Expect a Good Chance of Showers and Thunderstorms Through the Week.
Monsoonal weather patterns have moved into the Grand Canyon area decreasing fire danger. As a result, on Tuesday, July 8 at 8 a.m. fire managers lifted fire restrictions within Grand Canyon National Park. More »
Two Bats Collected in the Park Have Tested Positive for Rabies
One on the North Kaibab Trail and the other at Tusayan Ruin/Museum. Rabies can be prevented if appropriate medical care is given following an exposure. Any persons having physical contact with bats in Grand Canyon National Park, please follow this link. More »
2015 Grand Canyon Star Party
Tyler Nordgren, University of Redlands.
"Telescopes are magical: They convert light into wonder."
Amateur astronomers from across the country will volunteer their expertise and offer free nightly astronomy programs and free telescope viewing.
Visitors have the chance to view the planet Saturn along with a wide assortment of star clusters, galaxies, and nebulae by night, and the sun or Venus or Mercury by day or just after sundown.
Grand Canyon is one of the best night sky observing sites in the United States because it has some of the darkest skies and cleanest air in the country.
Participants will experience spectacular views of the universe! It is a good idea to dress warmly, since temperatures can drop quickly after sunset - even during the summer months.
events will include a slide show nightly at 8:00 p.m., followed by telescope viewing behind the Grand Canyon Visitor Center. Green laser Constellation Tours are offered at 9:00, 9:30 and 10:00 pm.
The slide show, constellation tours and at least one telescope are wheelchair accessible. The closest parking is in Lot 4. although parking is also available in lots 1 through 3, and the Village Route shuttle bus runs every half-hour until 11:00 p.m. To make sure you get a seat at the slide show, arrive a few minutes early.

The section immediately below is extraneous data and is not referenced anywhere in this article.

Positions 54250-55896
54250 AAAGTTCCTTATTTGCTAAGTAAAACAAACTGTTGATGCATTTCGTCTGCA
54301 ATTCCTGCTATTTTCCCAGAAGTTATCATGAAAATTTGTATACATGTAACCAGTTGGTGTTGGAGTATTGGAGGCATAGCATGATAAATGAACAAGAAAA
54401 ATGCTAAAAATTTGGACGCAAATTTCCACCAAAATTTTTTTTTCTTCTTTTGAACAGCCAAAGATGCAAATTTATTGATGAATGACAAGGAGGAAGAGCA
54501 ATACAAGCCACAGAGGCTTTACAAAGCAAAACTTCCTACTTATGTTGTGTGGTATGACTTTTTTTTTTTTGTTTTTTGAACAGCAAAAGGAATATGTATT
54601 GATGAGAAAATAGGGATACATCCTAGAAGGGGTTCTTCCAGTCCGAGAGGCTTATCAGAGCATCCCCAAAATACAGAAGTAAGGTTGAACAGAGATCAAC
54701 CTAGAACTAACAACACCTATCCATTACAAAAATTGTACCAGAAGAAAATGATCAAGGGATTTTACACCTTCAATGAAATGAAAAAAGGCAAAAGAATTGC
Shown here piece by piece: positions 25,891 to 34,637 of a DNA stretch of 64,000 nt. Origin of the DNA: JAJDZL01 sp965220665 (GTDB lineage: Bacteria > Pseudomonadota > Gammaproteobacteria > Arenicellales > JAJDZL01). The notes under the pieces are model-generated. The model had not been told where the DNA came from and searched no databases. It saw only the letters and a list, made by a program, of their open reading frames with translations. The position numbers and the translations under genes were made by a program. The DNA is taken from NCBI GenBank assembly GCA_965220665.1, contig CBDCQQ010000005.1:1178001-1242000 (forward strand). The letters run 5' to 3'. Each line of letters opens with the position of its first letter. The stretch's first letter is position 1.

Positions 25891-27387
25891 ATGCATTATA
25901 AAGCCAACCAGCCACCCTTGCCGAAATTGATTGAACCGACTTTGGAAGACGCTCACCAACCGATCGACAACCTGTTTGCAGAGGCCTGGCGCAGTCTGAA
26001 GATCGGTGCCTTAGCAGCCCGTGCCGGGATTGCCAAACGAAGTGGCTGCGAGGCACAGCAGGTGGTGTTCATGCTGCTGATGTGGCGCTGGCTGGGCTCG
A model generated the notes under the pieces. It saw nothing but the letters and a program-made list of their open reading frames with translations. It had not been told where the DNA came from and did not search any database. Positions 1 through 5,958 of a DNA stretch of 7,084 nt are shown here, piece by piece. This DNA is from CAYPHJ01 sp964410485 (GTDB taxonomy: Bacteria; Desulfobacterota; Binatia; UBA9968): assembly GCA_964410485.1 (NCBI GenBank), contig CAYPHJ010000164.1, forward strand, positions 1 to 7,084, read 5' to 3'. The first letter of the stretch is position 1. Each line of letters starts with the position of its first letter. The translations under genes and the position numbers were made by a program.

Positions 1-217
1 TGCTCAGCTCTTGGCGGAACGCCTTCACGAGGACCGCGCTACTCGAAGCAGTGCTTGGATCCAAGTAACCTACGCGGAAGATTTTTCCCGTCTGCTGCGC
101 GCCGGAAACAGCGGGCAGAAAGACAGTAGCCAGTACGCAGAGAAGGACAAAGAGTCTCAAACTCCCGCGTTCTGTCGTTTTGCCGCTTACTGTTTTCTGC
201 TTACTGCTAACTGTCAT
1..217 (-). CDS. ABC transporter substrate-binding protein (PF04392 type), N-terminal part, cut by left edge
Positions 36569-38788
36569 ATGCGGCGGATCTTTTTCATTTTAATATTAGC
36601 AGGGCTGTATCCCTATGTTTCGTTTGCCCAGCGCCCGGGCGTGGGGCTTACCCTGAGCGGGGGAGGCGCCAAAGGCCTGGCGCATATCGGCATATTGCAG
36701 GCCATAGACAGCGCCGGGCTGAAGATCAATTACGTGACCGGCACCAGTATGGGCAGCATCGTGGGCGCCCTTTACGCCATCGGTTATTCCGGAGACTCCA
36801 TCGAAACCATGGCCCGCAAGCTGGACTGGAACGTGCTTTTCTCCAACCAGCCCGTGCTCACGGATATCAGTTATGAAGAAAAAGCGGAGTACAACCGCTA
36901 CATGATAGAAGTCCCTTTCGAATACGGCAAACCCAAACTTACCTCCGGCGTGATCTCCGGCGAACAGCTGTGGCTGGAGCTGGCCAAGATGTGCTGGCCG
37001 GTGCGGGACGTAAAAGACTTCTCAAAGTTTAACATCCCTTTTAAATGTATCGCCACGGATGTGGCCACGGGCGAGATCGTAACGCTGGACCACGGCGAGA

On the North Rim,
telescopes will be set up on the porch of the lodge every evening, with some possibility of daytime scopes available as well. Bulletin boards at the Visitor Center will list additional events such as star talks and special slide show programs in the Grand Canyon Lodge auditorium.
Bring a flashlight to make your way safely to the telescope area; red flashlights are best since the use of white lights is discouraged on the telescope lot." A red flashlight can be made by covering any flashlight with red cellophane or painting the lens with red nail polish or even a red magic marker. For more on why red flashlights are so helpful, click here. Although many telescopes come down after 11:00 p.m., on nights with clear, calm skies some astronomers will continue to share their telescopes well into the night.
The event is free (other than paying the park entrance fee of $25.00 per vehicle, good for 7 days of coming and going to either rim.) No reservations are needed except for astronomers wishing to share their telescopes, who register through the astronomy clubs sponsoring the event. Come for a night, or for the whole 8 night-event. Explore the Grand Canyon by day, and the universe by night!
Tucson Amateur Astronomy Association Grand Canyon Star Party Web Site:
Saguaro Astronomy Club Grand Canyon Star Party (North Rim) Web Site:
http://www.saguaroastro. org/content/ 2014GrandCanyonStarPartyNorthRim.htm
Short time lapse video of the 2011 Star Party by Dean Ketelsen
National parks are protective harbors for some of the last remaining dark skies in this country.
The National Park Service has come to embrace night skies as one of the many scenic vistas the agency must preserve.
Learn more here: http://www.nature.nps.gov/night/
Grand Canyon Star Party Dates Through 2020
June 13-20, 2015
Did You Know?
Each year, thousands of hikers enter the Grand Canyon on the Bright Angel Trail. They follow a route established by prehistoric people for two key reasons: water and access. Water emerges from springs at Indian Garden, and a fault creates a break in the cliffs, providing access to the springs.